The municipality of Hanover and the German August-Kestner Museum have returned to Greece an ancient jug from the 7th century BC, discovered during the Nazi occupation (1940-1944), the Greek Ministry of Culture said on Tuesday April 9. This ceramic pot “with cap and including traces of written decoration around the neck” was donated to the German Museum in Hanover in 1986 by geology professor Hannfrit Putzer, according to a ministerial press release. A letter accompanying this donation stated that “the jug was discovered by the Germans in 1943 during excavations south of the Corinth Canal.”

“The August Kestner Museum joins the group of international museums which have made significant efforts in recent years to investigate the origin of the objects in their collections” and “to return to Greece objects linked to illegal acts”, welcomed Minister Lina Mendoni, quoted in the press release.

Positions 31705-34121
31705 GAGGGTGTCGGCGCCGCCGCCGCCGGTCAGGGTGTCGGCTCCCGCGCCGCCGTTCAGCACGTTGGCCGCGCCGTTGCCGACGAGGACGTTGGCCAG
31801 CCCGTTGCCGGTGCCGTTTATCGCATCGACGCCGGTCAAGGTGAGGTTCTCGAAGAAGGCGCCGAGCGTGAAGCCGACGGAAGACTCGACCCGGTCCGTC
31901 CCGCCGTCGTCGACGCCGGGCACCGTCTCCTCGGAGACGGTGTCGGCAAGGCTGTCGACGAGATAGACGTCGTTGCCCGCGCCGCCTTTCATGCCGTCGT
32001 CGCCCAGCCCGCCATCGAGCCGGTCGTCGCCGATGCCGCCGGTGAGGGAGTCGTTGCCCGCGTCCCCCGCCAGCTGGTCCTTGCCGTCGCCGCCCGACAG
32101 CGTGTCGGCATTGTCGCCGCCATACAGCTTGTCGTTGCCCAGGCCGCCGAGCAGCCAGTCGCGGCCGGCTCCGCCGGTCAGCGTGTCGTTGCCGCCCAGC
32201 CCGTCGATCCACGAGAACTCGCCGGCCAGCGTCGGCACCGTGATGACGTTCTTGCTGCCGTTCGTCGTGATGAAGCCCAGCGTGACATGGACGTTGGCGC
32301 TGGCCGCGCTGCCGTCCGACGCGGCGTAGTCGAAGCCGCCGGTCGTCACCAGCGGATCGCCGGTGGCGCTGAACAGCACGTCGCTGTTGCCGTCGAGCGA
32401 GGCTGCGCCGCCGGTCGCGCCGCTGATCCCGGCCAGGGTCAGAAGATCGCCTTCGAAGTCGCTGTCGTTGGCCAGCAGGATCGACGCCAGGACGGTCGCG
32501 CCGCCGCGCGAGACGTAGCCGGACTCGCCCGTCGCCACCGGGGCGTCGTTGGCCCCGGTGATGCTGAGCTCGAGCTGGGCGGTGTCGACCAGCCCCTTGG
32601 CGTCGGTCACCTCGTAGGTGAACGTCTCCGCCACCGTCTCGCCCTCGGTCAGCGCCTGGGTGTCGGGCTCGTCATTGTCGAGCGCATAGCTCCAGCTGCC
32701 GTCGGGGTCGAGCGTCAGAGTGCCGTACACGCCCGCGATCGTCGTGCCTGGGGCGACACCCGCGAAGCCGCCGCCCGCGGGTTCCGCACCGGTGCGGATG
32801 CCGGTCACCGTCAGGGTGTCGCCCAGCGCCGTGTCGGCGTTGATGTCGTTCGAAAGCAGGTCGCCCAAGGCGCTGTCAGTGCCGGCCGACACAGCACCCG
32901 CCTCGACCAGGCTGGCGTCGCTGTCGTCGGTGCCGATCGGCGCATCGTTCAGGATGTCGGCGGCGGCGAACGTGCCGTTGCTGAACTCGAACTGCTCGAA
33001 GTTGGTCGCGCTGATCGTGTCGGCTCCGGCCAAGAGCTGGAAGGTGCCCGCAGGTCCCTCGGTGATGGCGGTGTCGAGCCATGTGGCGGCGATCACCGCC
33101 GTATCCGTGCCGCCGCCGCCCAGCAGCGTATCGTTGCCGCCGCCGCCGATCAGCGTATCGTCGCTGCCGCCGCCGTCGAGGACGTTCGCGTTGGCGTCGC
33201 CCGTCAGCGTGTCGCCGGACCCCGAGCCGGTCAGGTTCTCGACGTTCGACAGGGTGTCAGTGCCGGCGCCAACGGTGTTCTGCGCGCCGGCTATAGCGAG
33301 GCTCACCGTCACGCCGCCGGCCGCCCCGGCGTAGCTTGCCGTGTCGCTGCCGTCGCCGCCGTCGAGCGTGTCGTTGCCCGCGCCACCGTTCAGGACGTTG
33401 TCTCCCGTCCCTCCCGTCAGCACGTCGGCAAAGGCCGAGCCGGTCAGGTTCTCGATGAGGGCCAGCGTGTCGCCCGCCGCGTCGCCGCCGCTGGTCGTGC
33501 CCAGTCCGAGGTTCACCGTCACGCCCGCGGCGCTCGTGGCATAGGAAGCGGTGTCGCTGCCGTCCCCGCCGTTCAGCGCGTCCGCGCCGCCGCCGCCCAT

According to the minister, the decision of the municipality and the museum is “proof of their desire to contribute to the restoration of the damage suffered by Greek cultural heritage” and “of Greece’s systematic efforts after the end of the war, to locate and repatriate antiquities looted by the occupying forces.”

In recent years, numerous foreign institutions and collectors have returned pieces of its ancient heritage to Greece. Last year, the Vatican returned to the country three fragments of the Parthenon that it had kept for more than two centuries. Greece has been waging a battle for decades to also obtain the return of the Parthenon friezes which are in the British Museum in London, but so far without result.